-I’ve stolen the squats from Jon Andersen’s “Deep Water” training program because I can never stick with 1 approach to squats.  10x10 squats with a focus on reduced rest times.  It’s as awful as you expect.

-I used to think I was jealous of people who had to eat all the time to put on weight, until I found myself needing to do that.  It’s awful.  It’s cute for the first day or 2, but then your whole life revolves around cooking, cleaning and eating.  With a family, it’s just not sustainable.  A slow metabolism is a blessing.

-Yeah yeah, I know “science says slow metabolisms aren’t a thing!”  Look, I don’t know what to tell you.

-I plan to flesh this out into a full post one day, but people naturally get drawn to the style of training/athlete that fits their own mentality.  I have found plenty of fellow lunatics out there with a very low-science based approach, like Kroc, Steve Pulcinella, Jon Andersen, Jamie Lewis, etc.  But there are also very detail oriented and intellectual lifters out there, like Mike Tuchscherer, Dave Tate (seriously, read what he writes, LOTS of details, very much against the hardcore meathead approach), Brian Shaw, and whoever else people like to quote at me.  And ALL of these lifters were successful.  I feel like the only real bad move is to try to take an approach that doesn’t suit you and make it work.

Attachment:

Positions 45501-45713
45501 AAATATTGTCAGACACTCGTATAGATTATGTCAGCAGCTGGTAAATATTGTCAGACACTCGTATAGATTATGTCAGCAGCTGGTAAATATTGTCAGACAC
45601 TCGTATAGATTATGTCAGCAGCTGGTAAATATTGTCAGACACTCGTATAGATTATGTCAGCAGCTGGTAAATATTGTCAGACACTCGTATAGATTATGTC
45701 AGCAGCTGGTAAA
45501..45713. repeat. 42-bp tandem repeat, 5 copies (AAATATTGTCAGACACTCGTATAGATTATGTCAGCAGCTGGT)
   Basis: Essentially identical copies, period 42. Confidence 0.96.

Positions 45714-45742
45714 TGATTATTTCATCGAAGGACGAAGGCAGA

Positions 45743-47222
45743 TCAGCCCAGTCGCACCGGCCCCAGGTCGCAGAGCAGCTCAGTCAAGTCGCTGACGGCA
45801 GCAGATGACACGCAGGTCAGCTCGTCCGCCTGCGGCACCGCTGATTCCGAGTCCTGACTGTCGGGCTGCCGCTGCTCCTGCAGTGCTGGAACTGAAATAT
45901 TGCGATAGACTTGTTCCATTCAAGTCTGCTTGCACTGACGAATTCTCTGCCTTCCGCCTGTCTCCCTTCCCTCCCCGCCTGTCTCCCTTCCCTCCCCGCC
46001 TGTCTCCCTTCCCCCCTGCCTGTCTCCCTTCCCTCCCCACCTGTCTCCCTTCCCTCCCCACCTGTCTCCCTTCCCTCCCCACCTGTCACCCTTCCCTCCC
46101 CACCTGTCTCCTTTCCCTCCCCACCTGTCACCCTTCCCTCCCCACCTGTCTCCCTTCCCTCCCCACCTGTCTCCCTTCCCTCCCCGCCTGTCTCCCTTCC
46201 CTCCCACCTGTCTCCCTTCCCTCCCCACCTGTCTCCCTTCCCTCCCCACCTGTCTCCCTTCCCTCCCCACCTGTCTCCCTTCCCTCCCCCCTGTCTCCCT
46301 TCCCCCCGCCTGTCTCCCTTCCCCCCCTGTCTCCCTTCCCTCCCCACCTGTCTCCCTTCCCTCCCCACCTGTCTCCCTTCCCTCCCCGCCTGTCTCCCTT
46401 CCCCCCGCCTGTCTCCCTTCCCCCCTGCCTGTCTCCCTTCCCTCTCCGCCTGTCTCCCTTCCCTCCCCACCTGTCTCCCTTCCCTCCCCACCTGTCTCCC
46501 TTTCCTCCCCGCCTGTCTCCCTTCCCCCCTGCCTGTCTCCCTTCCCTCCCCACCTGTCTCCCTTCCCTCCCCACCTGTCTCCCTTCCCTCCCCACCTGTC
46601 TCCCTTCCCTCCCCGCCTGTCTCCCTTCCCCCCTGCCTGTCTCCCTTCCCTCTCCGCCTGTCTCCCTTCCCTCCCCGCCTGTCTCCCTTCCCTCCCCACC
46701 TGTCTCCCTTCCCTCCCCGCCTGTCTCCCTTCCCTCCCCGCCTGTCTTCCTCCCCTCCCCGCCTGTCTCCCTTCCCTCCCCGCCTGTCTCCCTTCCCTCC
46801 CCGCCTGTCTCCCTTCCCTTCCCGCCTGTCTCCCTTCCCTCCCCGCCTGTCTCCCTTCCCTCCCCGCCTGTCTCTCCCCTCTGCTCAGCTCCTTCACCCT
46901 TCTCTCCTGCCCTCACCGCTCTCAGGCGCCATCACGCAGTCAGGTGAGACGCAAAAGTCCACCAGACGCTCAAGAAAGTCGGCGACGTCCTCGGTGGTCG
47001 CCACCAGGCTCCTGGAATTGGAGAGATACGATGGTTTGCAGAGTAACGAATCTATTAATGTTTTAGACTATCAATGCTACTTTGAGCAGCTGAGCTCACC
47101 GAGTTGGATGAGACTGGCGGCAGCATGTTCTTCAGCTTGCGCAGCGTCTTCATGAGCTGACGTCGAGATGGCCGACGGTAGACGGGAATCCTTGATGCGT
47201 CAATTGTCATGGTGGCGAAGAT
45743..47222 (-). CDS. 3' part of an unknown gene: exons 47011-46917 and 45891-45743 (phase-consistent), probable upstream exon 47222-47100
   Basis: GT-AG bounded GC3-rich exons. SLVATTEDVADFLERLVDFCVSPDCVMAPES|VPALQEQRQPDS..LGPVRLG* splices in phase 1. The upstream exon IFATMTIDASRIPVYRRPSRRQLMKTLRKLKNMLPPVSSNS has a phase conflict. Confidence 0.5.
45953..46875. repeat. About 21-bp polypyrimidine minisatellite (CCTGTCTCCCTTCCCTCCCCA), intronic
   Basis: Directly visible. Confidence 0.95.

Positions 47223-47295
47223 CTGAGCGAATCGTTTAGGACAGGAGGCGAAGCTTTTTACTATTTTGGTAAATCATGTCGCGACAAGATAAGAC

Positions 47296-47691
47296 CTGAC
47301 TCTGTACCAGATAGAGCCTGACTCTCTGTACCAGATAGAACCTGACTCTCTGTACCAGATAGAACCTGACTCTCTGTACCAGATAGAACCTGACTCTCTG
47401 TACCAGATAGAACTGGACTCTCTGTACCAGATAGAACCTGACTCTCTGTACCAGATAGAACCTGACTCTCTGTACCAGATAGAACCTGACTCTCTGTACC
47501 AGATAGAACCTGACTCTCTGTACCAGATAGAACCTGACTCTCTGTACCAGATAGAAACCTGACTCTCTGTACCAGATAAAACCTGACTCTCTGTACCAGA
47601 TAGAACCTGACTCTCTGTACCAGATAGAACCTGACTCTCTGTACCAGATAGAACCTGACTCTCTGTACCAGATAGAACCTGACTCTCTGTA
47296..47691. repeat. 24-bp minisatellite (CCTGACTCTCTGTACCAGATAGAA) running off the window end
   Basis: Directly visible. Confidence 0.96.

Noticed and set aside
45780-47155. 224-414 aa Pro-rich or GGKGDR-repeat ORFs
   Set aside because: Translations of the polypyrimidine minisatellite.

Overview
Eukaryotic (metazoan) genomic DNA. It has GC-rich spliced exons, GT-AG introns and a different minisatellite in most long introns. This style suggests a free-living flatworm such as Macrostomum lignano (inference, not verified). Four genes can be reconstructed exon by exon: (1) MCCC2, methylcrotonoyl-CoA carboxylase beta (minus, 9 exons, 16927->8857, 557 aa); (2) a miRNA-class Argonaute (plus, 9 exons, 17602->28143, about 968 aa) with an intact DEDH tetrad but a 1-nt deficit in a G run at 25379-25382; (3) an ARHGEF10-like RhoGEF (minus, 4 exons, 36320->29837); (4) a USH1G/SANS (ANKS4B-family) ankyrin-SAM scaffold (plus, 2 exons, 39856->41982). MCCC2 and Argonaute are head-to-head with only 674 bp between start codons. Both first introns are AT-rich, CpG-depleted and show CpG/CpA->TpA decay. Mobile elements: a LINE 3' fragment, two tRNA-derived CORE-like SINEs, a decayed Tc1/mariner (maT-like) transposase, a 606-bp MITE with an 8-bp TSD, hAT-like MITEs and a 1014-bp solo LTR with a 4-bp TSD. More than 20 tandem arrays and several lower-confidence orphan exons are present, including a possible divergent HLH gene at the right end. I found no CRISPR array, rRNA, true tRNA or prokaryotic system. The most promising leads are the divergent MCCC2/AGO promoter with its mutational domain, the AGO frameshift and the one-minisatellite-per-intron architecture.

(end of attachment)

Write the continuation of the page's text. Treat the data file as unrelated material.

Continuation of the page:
-For those that are curious, my Titan 12” log is still holding up after being used twice a week since December.  My elbows, however, aren’t too happy, since I’m too afraid to really drop the damn thing so I lower it down a little too slow on the eccentric from the chest.

-Has anyone else noticed that these days “aesthetics” just means lateral deltoids?

Image result for Synthol shoulders
I feel like this is the bodybuilding equivalent of my bosu ball squat photo, so here you go

-All I have to offer is experience, but isn’t it crazy how many people talk that don’t even have that?  And even crazier the people who listen.

-Most problems can be solved with more volume or a prowler.

-Wonder how long it’ll take Westside to sue Titan for the reverse hyper they released?

-People who allegedly live, breath, eat and die lifting will pirate books from established lifters.  Either you support it or you don’t: don’t try to go halfway here.

-The sheer notion of “injury prevention” is mind blowing to me.  How can you tell if it worked?

-My time spent with the circus dumbbell re-affirmed that I have zero love for weightlifting.  Props to the guys that enjoy it, but it’s so completely against how I operate.

-The fact some people can’t tell the difference between pain and soreness blows my mind.

-Isn’t it funny to think that, in the 40s and 50s, we had a reverse obesity epidemic, where men were so skinny that Charles Atlas had to have ads to save them?  How times change.

Image result for charles atlas ad
These days, this would turn into an ad about anti-bullying with a hotline to call